125753.fig.001
Figure 1: Pelvic MRI showing a seminal vesicle cyst.
125753.fig.002
Figure 2: MRI showing a tube-like structure meandering along the rear wall of the bladder corresponding to the distal ureter, a cyst in the seminal vesicle area and renal agenesis.

3. Discussion

First reported in 1872 by Smith NR [2], cysts of the seminal vesicles associated with renal agenesis are extremely rare with fewer than 100 cases reported in the English literature [3]. During renal sonographic mass screening among 280,000 children in a 2.5-year period in Taipei, the reported incidence of cystic dilatations in the pelvis with ipsilateral renal agenesis or dysplasia was 0.0046% [1].

Most of them are congenital cause; most authors believe it to be secondary to obstruction of the ejaculatory duct. It is associated with anomalies of maldevelopment of the distal portion of the mesonephric duct, such as renal dysplasia, renal agenesis, and ectopic ureter into the seminal vesicle [4].

The majority of seminal vesicle cysts are small (<5 cm). Most of them are asymptomatic. The clinical presentation is either dysuria or urinary tract infection [4]. The cyst can grow and irritate the surrounding viscera, resulting in lower urinary tract symptoms, suprapubic pain, hematospermia, and painful ejaculation [1].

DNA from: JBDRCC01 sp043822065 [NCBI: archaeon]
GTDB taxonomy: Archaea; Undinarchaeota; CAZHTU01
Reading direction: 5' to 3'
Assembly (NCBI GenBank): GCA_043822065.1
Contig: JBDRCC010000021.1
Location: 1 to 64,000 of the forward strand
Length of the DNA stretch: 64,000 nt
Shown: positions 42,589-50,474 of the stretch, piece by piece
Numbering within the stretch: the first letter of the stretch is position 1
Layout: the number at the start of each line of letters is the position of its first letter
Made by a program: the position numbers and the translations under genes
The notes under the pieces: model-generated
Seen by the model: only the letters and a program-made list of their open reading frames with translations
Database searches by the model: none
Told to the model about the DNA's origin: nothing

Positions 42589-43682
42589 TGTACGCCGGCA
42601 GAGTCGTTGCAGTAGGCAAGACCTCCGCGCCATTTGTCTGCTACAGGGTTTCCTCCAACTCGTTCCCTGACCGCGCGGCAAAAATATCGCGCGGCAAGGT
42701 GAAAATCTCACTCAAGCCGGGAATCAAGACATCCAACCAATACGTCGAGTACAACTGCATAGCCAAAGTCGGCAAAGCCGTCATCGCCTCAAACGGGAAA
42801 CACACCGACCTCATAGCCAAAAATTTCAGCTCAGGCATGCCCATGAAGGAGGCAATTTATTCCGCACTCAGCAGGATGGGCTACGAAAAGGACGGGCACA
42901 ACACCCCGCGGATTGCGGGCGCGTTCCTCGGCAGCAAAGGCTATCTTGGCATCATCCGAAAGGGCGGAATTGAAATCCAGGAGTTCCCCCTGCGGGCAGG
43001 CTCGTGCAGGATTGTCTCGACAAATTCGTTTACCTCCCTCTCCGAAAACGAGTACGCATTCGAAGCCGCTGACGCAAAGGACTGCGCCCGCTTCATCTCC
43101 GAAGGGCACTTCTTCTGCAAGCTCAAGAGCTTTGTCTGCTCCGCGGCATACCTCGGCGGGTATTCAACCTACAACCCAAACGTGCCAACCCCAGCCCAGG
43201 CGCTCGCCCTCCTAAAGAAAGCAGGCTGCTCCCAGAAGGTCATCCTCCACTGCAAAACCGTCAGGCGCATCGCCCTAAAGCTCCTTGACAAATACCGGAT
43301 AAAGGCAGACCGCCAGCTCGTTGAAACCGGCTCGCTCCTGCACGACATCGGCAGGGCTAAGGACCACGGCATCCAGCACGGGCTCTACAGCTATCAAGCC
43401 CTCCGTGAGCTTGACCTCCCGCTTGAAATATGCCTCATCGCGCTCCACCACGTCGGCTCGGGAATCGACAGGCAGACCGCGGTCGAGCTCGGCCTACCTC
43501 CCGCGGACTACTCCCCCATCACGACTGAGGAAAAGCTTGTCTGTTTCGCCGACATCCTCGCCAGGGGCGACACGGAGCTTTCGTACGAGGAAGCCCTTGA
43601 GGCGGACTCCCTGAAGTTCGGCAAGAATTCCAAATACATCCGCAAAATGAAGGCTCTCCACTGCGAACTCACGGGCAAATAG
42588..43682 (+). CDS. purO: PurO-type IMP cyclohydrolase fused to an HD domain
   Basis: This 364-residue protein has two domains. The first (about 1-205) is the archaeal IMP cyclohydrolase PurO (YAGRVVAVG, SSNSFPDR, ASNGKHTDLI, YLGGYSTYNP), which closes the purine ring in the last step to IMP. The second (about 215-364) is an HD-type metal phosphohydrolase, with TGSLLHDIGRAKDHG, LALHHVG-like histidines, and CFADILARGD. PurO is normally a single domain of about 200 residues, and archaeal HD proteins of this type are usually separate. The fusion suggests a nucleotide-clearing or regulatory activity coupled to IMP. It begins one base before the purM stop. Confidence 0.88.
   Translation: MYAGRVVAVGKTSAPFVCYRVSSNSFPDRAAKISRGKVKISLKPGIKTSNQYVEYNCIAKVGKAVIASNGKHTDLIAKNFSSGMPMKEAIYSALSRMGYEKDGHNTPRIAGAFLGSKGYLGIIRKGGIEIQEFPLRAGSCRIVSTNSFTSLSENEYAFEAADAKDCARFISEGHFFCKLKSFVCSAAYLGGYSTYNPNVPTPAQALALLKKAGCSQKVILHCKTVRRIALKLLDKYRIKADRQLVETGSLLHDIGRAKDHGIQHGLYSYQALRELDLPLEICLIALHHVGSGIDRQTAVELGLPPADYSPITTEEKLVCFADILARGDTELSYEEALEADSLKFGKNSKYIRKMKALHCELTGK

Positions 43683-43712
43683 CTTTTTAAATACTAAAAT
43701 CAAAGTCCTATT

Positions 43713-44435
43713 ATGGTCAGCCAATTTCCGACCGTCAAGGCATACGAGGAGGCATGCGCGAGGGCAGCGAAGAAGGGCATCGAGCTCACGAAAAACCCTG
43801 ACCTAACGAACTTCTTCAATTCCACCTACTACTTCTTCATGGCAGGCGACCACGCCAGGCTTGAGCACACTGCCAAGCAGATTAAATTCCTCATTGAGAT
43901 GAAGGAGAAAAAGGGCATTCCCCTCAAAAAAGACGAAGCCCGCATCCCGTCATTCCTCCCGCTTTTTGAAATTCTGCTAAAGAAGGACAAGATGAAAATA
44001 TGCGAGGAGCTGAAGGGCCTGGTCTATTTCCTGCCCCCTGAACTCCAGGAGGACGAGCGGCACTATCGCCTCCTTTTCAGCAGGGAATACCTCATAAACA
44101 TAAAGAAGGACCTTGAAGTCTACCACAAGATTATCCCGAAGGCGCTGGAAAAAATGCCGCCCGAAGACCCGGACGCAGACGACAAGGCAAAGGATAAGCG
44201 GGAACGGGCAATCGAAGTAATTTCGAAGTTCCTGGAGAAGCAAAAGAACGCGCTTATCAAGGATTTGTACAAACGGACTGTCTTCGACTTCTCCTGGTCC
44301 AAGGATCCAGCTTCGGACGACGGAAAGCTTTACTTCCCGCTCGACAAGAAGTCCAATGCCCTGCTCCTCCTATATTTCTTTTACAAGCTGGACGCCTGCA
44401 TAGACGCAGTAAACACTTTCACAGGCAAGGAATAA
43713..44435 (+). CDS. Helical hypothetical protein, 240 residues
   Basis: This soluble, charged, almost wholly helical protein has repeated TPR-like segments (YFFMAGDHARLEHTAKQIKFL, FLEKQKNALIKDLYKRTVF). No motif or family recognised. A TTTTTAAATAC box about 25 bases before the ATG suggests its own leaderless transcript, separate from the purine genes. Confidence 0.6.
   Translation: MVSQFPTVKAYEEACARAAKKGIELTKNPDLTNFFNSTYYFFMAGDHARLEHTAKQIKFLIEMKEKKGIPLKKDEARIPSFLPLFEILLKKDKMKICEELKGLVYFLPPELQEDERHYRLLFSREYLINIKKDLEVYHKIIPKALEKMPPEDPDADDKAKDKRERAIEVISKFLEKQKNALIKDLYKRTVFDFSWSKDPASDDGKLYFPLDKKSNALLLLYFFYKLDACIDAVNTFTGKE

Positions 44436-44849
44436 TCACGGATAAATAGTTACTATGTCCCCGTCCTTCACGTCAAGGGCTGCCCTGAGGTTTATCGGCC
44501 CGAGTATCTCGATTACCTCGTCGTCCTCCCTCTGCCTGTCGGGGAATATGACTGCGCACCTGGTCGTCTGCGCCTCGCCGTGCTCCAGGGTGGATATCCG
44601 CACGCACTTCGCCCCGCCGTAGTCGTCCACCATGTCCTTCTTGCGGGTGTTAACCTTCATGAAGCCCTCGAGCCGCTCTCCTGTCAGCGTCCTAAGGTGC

Applicable diagnostic methods include digital rectal examination, excretory urography, TRUS, CT, MRI, and cystoscopy. [1] Digital rectal examination usually shows a palpable fluctuant mass arising from the superior aspect of the prostate gland [3].

Sonographic findings can confirm the cystic nature of the pelvic mass and determine the relative size and location. Findings include an anechoic pelvic mass with a thick, irregular wall and occasional wall calcifications, or the mass may contain internal debris reflecting prior hemorrhage or infection [5].

Abdominal computed tomography, magnetic resonance imaging, and seminal vesiculography are useful for the detection of accompanying deformity and differential diagnosis. A cystoscopy helps to confirm a hemitrigone, absence of ureteral orifice and other anomalies in bladder [1].

If the condition is asymptomatic, observation without treatment is the norm, but surgical resection, transurethral resection, cyst puncture, and so forth may be performed in patients with symptoms [6]. Recently, laparoscopic surgery has appeared to be most suitable for surgical treatment of seminal vesicle cyst as it features the advantage of minimal invasiveness and direct access to the seminal vesicle area with an excellent image compared to open surgery [1].

Surgical management would improve subjective symptoms; however it remains uncertain whether it would improve the patient’s sperm properties as well [7]. Besides, since surgery is also associated with high complications rate (including damage of bladder and rectum, sexual dysfunction), we first decided to treat our patient using alpha-blockers with a regular observation. This strategy seems to be efficient as the patient was asymptomatic after 3 months of treatment.

References